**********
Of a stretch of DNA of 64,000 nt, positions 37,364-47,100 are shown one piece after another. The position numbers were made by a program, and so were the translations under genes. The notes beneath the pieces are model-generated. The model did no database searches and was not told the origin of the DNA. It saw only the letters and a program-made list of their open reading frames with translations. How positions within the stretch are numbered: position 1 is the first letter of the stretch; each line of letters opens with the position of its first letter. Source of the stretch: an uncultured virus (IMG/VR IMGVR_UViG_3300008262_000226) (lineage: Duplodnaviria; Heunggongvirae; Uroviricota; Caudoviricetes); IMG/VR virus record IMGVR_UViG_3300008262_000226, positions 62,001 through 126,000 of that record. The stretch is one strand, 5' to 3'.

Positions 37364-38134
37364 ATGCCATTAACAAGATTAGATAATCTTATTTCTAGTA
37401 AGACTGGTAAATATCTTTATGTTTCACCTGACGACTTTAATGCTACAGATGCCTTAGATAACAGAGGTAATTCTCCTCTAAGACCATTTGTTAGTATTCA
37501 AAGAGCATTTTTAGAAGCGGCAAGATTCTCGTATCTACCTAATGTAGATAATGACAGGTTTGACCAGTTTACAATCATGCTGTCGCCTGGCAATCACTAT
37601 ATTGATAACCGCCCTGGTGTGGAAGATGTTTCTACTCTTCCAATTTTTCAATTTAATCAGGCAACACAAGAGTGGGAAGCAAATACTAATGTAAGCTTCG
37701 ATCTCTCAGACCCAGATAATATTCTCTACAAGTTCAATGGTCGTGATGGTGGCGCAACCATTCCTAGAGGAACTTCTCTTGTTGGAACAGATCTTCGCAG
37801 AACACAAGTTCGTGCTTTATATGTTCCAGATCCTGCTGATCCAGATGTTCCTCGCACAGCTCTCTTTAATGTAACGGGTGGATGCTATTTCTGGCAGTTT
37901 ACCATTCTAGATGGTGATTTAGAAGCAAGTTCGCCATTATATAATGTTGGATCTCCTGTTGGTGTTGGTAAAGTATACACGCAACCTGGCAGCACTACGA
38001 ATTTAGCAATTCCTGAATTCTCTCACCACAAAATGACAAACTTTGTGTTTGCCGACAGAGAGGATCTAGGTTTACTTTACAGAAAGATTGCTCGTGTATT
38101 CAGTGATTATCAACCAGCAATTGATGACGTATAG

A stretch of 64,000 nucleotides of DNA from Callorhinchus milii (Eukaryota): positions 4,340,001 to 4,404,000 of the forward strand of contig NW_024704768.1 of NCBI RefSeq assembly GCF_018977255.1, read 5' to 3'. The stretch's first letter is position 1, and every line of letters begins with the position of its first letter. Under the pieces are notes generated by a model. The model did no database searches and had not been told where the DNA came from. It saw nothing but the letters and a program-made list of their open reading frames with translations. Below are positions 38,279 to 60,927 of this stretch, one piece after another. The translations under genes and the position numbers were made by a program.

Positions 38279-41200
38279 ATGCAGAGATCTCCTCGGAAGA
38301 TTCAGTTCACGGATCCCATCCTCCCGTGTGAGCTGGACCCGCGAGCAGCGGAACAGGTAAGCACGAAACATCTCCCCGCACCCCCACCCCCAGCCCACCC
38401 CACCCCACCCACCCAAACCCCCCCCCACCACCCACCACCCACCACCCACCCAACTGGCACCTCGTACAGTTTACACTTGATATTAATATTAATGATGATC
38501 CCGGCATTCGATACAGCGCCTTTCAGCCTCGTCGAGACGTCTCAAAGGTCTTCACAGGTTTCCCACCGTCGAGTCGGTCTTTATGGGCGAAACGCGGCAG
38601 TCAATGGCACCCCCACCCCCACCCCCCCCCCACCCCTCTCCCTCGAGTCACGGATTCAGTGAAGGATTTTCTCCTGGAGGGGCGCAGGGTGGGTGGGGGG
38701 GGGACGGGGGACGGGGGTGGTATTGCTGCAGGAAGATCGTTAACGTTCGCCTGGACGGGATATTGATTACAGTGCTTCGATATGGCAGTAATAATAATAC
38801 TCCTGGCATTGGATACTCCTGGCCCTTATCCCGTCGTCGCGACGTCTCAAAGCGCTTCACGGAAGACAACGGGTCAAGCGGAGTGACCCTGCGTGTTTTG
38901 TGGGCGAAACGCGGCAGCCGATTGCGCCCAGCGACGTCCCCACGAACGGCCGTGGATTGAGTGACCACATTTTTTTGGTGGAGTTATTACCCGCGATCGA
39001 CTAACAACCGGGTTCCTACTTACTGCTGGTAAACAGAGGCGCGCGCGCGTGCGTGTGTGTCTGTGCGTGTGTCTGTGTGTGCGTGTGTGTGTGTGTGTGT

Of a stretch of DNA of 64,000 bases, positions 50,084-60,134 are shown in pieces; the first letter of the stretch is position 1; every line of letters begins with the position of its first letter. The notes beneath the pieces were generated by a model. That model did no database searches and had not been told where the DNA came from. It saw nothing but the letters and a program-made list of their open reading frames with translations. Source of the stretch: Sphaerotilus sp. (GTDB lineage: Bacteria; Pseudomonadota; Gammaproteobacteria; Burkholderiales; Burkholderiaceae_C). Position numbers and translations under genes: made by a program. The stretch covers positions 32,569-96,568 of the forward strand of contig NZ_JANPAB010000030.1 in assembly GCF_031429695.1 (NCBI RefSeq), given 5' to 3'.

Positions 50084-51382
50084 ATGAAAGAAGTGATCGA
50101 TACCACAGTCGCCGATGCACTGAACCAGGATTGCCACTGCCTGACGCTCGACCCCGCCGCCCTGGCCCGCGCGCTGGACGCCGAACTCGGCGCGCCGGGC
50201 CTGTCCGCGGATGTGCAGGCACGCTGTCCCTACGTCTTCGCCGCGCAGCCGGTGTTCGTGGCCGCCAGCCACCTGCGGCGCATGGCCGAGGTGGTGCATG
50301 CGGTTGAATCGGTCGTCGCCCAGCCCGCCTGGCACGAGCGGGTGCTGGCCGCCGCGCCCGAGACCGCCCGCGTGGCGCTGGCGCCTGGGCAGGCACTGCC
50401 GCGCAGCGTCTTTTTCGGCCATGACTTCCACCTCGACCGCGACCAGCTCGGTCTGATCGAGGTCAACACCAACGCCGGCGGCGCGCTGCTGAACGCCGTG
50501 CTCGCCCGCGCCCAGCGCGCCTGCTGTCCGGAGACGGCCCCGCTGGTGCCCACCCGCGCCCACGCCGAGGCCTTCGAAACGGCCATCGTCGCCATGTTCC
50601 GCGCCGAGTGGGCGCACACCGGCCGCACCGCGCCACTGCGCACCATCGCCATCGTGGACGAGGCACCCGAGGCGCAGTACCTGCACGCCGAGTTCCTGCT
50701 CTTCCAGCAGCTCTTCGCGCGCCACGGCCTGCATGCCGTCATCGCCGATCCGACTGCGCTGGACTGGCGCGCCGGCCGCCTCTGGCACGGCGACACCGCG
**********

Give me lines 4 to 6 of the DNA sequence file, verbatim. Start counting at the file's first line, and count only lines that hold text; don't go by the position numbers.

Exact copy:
37401 AGACTGGTAAATATCTTTATGTTTCACCTGACGACTTTAATGCTACAGATGCCTTAGATAACAGAGGTAATTCTCCTCTAAGACCATTTGTTAGTATTCA
37501 AAGAGCATTTTTAGAAGCGGCAAGATTCTCGTATCTACCTAATGTAGATAATGACAGGTTTGACCAGTTTACAATCATGCTGTCGCCTGGCAATCACTAT
37601 ATTGATAACCGCCCTGGTGTGGAAGATGTTTCTACTCTTCCAATTTTTCAATTTAATCAGGCAACACAAGAGTGGGAAGCAAATACTAATGTAAGCTTCG